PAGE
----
Islamabad protests: Pakistan Army's role in focus as Islamists end blasphemy blockade

The effusive praise for General Qamar Javed Bajwa’s role as a mediator has triggered some concern among moderate politicians in Pakistan.

Reuters November 27, 2017 22:02:17 IST
Islamabad protests: Pakistan Army's role in focus as Islamists end blasphemy blockade

Islamabad: When hardline Pakistani Islamists signed an agreement with the government on Monday to end a crippling blockade of the nation's capital, the text of their deal concluded by thanking the army chief who it said had “saved the nation from a big catastrophe”.

The effusive praise for General Qamar Javed Bajwa’s role as a mediator has triggered some concern among moderate politicians and criticism from a judge in Islamabad, where 36 hours earlier the civilian government had called in the army to restore order after police clashed with the entrenched Islamists.

Islamabad protests Pakistan Armys role in focus as Islamists end blasphemy blockade

Pakistani protesters gather next to burning police vehicles after setting on fire them during a clash in Islamabad. AP

Seven people had been killed and nearly 200 wounded in an unsuccessful police-led operation to clear the Islamist protesters, who accused a government minister of blasphemy.

Instead of sending in troops, General Bajwa requested a meeting with Prime Minister Shahid Khaqan Abbasi on Sunday. The next day, the government capitulated and met most of the Islamists’ demands, including the resignation of Law Minister Zahid Hamid, who stood down.

A high court judge issued an order on Monday demanding the government explain why the military had helped negotiate the deal. Judge Shaukat Aziz Siddiqui said the army appeared to be overstepping its constitutional role, which requires it to “act in aid of civilian government when called upon to do so”.

Critics worry the military may be meddling in politics – always a concern in a country where the army has repeatedly seized power – rather than simply following the orders of the civilian administration.

“The job of the military is to be subservient to the government’s orders,” said political analyst Zahid Hussain. “The military’s role as facilitator has raised many questions.”

A ruling party spokesman said the army and government had acted in consultation and said the army did not balk at government orders. No evidence has emerged to contradict that account. The military itself did not respond to repeated requests for comment.

Zahid said he was resigning “to take the country out of a crisis-like situation”, according to state-run news channel PTV.

"Alarming"

Tehreek-e-Labaik, a recently formed ultra-religious party that has made punishing blasphemy its main campaign rallying cry, had blocked main roads into Islamabad for nearly three weeks, demanding Hamid’s removal.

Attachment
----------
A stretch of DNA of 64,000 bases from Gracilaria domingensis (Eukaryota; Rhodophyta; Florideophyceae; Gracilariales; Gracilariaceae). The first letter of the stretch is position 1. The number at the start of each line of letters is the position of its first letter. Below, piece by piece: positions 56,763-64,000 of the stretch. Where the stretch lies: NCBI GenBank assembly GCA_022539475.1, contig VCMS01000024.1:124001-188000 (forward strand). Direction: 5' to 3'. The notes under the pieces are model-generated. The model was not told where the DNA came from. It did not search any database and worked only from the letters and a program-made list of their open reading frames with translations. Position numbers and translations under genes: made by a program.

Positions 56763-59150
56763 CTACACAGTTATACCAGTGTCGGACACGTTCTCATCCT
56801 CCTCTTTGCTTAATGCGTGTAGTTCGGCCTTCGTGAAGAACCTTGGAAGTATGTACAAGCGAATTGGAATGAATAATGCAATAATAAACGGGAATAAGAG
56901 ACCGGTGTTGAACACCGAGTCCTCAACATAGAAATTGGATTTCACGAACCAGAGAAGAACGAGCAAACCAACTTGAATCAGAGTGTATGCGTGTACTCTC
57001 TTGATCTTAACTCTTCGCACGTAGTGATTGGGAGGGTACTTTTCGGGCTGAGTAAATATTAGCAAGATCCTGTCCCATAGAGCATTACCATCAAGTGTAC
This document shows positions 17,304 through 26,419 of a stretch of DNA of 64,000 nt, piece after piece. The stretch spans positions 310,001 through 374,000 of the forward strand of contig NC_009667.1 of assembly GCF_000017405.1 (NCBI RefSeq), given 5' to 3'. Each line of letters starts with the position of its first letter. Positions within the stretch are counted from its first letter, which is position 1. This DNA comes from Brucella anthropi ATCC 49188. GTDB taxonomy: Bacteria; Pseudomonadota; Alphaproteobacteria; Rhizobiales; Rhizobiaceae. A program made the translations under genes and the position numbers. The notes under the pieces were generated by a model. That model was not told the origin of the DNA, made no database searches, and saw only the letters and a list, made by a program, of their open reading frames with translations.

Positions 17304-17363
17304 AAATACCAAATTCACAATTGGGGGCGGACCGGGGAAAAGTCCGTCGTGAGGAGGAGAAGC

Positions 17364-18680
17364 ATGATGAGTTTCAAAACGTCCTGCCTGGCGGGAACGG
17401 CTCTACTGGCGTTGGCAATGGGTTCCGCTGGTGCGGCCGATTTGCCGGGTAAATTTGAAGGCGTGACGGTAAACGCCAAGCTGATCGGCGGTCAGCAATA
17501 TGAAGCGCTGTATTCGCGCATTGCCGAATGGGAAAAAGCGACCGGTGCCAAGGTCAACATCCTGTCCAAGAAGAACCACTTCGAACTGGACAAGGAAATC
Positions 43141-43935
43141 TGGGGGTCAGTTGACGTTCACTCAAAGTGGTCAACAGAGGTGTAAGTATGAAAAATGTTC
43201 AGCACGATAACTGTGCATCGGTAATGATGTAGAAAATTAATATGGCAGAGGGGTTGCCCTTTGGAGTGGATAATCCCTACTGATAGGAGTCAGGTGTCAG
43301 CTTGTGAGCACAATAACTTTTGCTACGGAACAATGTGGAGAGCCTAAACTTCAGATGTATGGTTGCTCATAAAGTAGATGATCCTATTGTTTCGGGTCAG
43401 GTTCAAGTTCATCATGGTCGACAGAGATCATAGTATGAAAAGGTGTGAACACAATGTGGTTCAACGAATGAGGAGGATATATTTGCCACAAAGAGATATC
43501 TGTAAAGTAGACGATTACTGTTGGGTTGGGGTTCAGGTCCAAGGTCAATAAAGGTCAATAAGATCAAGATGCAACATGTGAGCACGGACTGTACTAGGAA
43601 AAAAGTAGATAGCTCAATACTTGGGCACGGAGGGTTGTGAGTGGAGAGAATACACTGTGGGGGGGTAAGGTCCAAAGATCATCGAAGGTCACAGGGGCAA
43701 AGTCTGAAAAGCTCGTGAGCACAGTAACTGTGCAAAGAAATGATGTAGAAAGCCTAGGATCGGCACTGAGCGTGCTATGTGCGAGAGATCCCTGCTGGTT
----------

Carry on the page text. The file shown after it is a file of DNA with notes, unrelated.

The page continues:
It blamed the minister for a tweak in the wording in an electoral law that changed a religious oath proclaiming Mohammad the last prophet of Islam to the words “I believe”, a change the party says amounts to blasphemy. The government put the issue down to a clerical error and swiftly changed the language back.

Insulting Islam’s prophet is punishable by death under Pakistani law, and blasphemy accusations stir such emotions that they are almost impossible to defend against.

Last week, the Islamabad High Court had ordered the government to remove the protesters, but not to use firearms.

A clearing operation on Saturday quickly descended into chaos, with protesters armed with iron rods and stones battling police to a standstill and scores on each side hospitalised, after which the government called in the army.

In an order made at a follow-up hearing on Monday, Judge Siddiqui said it appeared that the “role assumed the top leadership of the army is besides the constitution” and “beyond its mandate”.

The judge said it was “alarming” that Hameed had signed the agreement as a mediator. Hameed is a senior member of the powerful Inter-Services Intelligence agency, in charge of counter-terrorism, two senior military officials confirmed.

Ruling party official Jan Achakzai confirmed that Abbasi and army chief General Bajwa had met on Sunday, but said the process was consultative and it did not constitute the military questioning orders.

“The army ... suggested the government resolve it through negotiations,” Achakzai said, adding that the government, after deliberations, directed the interior ministry to meet the protesters’ demands to avert further violence.

“It was affecting the whole country,” he said, adding the government had yielded “in the larger interest of peace and maintaining law and order”.

Rizvi gave his account of the army’s role in ending the stand-off at a news conference on Monday.

“So the general took a personal interest and sent his team, saying ‘we will become the guarantors, and have your demands fulfilled’,” Rizvi said. “So we said, ‘All right. That is what we want’.”

The military’s press department did not respond to questions about Rizvi’s account.

Tensions between the military and the ruling party led by former Prime Minister Nawaz Sharif have occasionally broken out into the open.

Sharif had last year rejected a plan put forward by the army to “mainstream” some hardline Islamist groups into politics, government sources have previously told Reuters, including a forerunner of Tehreek-e-Labaik.

The Islamist party has denied it has any links to the army and the military declined at the time to comment on the report.

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